One of my favorite regular activities is going to a book club called Six Pillars, hosted by my friend Stan. Stan started the group several years ago to bring friends together, diversify his own reading habits and form new relationships. Six Pillars is so named because each year we read six books in six key disciplines. The group meets every two months, Stan organizes and prepares dinner, and for two hours in a group of 10 to 12 people, we discuss the book we have read.
Of course, we are not unique. From Oprah Winfrey’s famous club to popular online sites like Goodreads, book clubs are all quite common. Because book clubs are informal, it’s hard to know how many there are, though one source estimates that more than five million Americans belong to them (not counting online groups).
Reading is an essential component of leadership development. I discussed the benefits of intensive reading at HBR – broad and deep reading habits can sharpen intelligence, make you a better communicator, and improve emotional intelligence, among other benefits. For business leaders, the most impactful reading goes beyond explicitly “business” books to include stories, biographies, novels, and even poetry. Top “must-read” book lists by business leaders are often incredibly diverse.
But reading is often seen as a solitary activity. Can leaders benefit from the wave of book clubs? I believe they can. Book clubs are a particularly effective way to enhance the benefits of reading and come with a number of additional benefits. These benefits can be reaped by business people who join book clubs made up of friends and community members, as well as those who join clubs made up of professional colleagues at work.
First of all, book clubs facilitate the adoption of systematic reading habits. Every year, I commit to reading at least 12 books unrelated to my work. The book club I belong to is a vital reminder of that goal. Groups help build engagement. In a world where only 8% of people reach their New Year’s resolutions, Mark Zuckerberg, for example, chose to post his resolution to read 26 books in 2015 on Facebook and offered his book posts as a kind of book club. virtual reading to engage him in the task. Book clubs have been shown to stimulate literary engagement in young people and adults. And best-selling author Gretchen Rubin has repeatedly said that groups, in general, are one of the best ways to build positive habits. If you believe in the benefits of reading but struggle to develop a reading habit, public engagement with a group might be the responsibility you need.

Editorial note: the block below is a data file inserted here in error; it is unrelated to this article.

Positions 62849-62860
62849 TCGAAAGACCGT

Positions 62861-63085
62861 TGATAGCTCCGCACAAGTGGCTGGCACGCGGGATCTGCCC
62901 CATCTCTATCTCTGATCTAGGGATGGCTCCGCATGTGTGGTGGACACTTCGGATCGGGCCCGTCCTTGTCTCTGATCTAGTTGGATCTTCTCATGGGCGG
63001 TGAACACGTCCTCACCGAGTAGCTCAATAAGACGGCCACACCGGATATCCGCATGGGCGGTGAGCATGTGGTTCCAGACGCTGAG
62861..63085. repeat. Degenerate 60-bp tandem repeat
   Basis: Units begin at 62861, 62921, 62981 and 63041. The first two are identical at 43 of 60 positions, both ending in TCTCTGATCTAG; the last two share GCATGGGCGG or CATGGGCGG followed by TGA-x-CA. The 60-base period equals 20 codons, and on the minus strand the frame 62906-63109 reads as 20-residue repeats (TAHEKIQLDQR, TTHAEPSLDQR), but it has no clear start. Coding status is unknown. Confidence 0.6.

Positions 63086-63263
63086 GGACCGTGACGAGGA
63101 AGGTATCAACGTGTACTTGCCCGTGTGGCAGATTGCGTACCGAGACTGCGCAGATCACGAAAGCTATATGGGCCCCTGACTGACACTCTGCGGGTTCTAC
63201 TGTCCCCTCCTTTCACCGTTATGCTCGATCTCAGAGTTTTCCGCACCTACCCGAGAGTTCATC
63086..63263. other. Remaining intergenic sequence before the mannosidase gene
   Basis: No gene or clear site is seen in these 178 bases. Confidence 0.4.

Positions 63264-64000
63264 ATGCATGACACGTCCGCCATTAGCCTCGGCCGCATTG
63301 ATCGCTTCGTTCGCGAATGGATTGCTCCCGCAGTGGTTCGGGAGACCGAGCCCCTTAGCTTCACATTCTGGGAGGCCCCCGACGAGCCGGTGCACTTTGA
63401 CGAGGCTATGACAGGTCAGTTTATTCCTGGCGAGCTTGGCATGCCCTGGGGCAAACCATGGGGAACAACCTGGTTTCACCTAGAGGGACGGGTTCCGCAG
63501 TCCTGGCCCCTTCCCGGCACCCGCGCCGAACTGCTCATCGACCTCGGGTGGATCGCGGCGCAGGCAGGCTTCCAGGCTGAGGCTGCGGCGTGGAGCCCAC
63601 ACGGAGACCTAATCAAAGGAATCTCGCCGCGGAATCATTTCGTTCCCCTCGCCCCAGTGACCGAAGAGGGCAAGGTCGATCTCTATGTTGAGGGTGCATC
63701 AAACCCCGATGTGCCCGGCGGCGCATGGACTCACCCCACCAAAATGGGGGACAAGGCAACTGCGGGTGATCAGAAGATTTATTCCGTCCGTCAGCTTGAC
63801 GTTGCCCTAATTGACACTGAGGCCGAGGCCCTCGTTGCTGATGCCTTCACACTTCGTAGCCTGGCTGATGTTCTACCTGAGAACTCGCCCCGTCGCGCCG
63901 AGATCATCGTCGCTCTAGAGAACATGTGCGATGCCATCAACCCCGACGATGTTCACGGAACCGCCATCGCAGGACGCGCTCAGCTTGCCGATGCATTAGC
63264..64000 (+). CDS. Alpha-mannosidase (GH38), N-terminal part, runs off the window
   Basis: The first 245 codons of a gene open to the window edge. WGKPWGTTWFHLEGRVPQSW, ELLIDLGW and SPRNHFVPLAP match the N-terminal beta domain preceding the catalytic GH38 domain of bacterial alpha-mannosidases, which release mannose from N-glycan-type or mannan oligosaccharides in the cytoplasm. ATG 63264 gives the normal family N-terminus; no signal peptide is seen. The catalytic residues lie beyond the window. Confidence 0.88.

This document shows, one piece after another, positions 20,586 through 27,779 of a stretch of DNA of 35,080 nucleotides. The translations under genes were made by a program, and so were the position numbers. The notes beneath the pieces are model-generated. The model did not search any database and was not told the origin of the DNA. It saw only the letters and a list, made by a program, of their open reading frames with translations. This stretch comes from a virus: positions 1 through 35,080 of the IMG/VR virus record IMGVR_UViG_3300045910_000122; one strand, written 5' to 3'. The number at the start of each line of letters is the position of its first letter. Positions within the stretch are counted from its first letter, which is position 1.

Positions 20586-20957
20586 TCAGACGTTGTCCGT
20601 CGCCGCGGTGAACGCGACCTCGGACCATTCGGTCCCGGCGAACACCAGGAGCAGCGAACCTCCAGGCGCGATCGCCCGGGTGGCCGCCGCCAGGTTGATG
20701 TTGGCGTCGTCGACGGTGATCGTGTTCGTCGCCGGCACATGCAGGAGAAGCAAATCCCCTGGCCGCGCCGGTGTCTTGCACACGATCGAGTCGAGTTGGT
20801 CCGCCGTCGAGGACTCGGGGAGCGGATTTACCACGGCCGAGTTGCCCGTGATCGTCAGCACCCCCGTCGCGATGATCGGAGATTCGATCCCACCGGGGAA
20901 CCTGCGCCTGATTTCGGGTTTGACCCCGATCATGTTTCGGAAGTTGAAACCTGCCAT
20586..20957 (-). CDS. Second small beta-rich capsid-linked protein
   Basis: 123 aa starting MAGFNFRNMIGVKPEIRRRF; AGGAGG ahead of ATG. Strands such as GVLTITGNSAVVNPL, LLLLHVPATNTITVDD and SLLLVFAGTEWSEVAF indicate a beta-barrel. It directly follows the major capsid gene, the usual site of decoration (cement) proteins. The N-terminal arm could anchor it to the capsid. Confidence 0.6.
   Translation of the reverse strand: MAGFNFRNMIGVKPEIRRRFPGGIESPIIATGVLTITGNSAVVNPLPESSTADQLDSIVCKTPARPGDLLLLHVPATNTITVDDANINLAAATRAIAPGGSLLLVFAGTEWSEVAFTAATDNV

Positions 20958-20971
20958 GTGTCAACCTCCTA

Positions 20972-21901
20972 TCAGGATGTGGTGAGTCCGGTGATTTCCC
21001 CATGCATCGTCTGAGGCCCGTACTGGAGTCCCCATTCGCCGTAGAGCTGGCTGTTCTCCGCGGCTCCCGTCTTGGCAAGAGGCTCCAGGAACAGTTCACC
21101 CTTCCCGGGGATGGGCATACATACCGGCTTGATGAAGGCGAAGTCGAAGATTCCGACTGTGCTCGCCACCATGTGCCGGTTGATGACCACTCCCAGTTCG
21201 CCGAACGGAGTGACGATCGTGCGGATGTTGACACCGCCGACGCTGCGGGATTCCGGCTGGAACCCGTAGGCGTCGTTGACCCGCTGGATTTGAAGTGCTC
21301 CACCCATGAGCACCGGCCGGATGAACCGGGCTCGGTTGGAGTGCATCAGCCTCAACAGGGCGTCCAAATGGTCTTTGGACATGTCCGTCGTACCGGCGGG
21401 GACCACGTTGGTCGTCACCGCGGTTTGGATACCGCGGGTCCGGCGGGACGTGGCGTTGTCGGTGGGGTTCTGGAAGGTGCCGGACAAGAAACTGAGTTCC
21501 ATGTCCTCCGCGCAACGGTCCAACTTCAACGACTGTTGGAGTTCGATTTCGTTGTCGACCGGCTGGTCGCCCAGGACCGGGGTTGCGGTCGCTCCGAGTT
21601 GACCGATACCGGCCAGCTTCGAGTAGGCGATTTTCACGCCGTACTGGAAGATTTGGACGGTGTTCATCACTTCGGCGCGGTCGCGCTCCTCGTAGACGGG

In addition, reading in community can help you read more deeply and better understand the various perspectives. You won’t choose every book your club reads, so you’ll be forced to read genres and works that you may never find on your own. Engaging with diverse content – fiction, history, biography, social science – can take you out of your daily grind and help you make connections between ideas from other fields that might be relevant to your work or life. Plus, discussing these books with a diverse group of friends or co-workers can broaden your thinking. At Harvard Business School, one of the main reasons for the case-based learning method, where students read a case, or story, collectively and then discuss it, is to make students more aware of different perspectives than people bring to any discussion and ways in which those perspectives can deepen understanding and help a group make a more rounded decision. Book clubs work the same way – they force you to engage with new and interesting topics, and they do so by listening to people who think differently from you. And because you know you’ll have to discuss a book with your peers, you’ll probably read deeper than you would on your own.
This dynamic can also build and strengthen relationships. Neil Blumenthal, founder of eyewear manufacturer Warby Parker, once described the benefits of his company-wide book clubs, saying, “From a team dynamics perspective, it helps build stronger working relationships. It helps build trust as you create a safe environment to share ideas or debate ideas. Similarly, I know of a senior executive at a young real estate company who told me that his company uses a monthly journal club and discussions within the senior team both to deepen understanding of certain topics and to build trust and collegiality within the team. In these examples, company-sponsored book clubs strengthen professional relationships within a company, but the relational benefits of a book group are true even (or perhaps especially) when composed of people who do not work together. Many book clubs are primarily relationship-oriented – they create opportunities for friends to meet and discuss topics of mutual interest over dinner or a drink. But even those more focused on the books themselves have a way of building and deepening relationships through shared learning.
Finally, discussing content in groups of books can allow you to better comfortable and confident in professional discussions, whether it’s group work with colleagues, boardroom presentations or even team meetings. While there are countless articles on better conversations, the best and surest way to be a good conversationalist who can engage on substantive issues is to practice. Book clubs provide a safe space outside of your work environment to engage in content discussions and learn how to converse more productively with others.
Book clubs are booming. And with the leadership benefits of reading so clearly known, businesspeople who want to grow personally and professionally would be well advised to take advantage of the trend. These groups can help you become a better reader, engage in reading, develop relationships, learn from diverse perspectives, and become a better conversationalist. They can be good for the mind, good for leadership, and good for business.